Introduction to Religion and Culture3
Wildlife and preservation of the Island5
Mauritius Geography and Climate6
Facts and figures6
Mauritius is a small paradise island situated in the Indian Ocean. This minute island of pleasure lies 2,400 kilometres away from the south east coast of Africa due east of Madagascar. The volcanic and mountainous island equates to 2,040 square kilometres. Now known to be an exotic beach destination, the island lies north of the Tropic of Capricorn and has become a striking piece of geography as it once was a volcano. Comprising of a total of 13 beaches each suited with white powder sand and blue crystal water to complement, the Mauritius beaches are just an aspect of what this island has to offer. The vast population inhabited in this small island embraces many different ethnic groups. The Republic of Mauritius’s residents are the descendants of people from India, Continental Africa, France and China.
Introduction to Religion and Culture
Mauritius is truly a blend of diverse religions and Cultures, These different cultures and religions have come from there immigrant population who brought with them their ancestral background. Mauritius culture also tries to encourage ‘Harmonious Separatism’ which means communal relations within Mauritius.
Currently in Mauritius most of the country is of a Hindu faith. The facts and Figure of the countries religions is Hindu 48%, Roman Catholic 23.6%, other Christian 8.6%, Muslim 16.6%, other 2.5%, Unspecified 0.3%, none 0.2%.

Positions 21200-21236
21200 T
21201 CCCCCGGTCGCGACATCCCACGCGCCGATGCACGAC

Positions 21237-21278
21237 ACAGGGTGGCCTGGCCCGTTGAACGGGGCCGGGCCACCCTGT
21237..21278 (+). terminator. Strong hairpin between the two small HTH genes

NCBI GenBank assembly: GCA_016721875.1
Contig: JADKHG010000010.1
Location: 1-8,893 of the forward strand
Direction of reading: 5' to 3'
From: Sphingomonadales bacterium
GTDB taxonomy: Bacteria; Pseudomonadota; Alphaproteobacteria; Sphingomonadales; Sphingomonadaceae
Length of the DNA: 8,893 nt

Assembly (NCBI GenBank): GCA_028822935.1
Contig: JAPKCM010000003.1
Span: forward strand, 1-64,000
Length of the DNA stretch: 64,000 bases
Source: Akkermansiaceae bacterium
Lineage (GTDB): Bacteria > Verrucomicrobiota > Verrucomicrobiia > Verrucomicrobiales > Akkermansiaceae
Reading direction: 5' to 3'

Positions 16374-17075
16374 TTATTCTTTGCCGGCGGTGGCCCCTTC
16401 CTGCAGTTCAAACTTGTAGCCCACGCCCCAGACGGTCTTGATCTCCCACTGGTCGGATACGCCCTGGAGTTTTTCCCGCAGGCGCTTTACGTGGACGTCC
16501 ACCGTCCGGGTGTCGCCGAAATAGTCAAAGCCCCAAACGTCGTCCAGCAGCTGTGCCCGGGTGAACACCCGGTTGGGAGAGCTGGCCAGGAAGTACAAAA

Data above collated from http://www.nationmaster.com/graph/rel_rel_all-religion-religions-all
Festivities occur frequently in Mauritius and all have a peaceful and harmonist meaning within them. An example of this is shown below;
This festival is celebrated in January/ February. Bodies are pierced with needles as well as tongues and cheeks being pierced with pins. This is practised by Devotees being put into a ‘trance’ and carrying ‘Cavadi’ on their shoulders as penitence.
This Cavadi is a wooden arch which has flowers attached. It also has a pot of milk at each end attached.
The so called festival of lights is carried out in the months of October and November. This is where small clay lamps are lined on walls and fences. These become lit at sunset. The Golden light which is achieved is seen as a guide of the Goddess to wealth, success and good fortune.
Divali is seen as the victory of Truth (Light) over ignorance (Darkness). In Mauritius this festival is a time of joy and sharing.
This is a huge event within the Culture and History of Mauritius. Every 9th of September, Mauritius’s of all faiths walk or drive to the tomb of the blessed Jacques desire Laval in Port Louis. The belief in pere Laval, to whom powers of healing are attributed, reminds the Mauritian people of the Lourdes pilgrimage in France.
This is celebrated on the 4th day of the Lunar month of August/September by Hindus in honour of the birth of Ganesh.
The Chinese New Year is celebrated on different days every year. Houses are cleaned before as well as no knife or scissors being used on the day of the festival. Red is also the main symbol of the festival as it represents happiness. Finally firecrackers are sent of in order to drive away the evil spirits.
This is the Teluga New Year which is celebrated in March
Predominately Creole is the main spoken language within Mauritius however The French language predominates the media, and English is the official language of the Government’s and schools.
Phillip Baker and Peter stein, Scholar’s have found that Mauritius’s people see English as the language of “Knowledge”, French with “Culture” and Creole...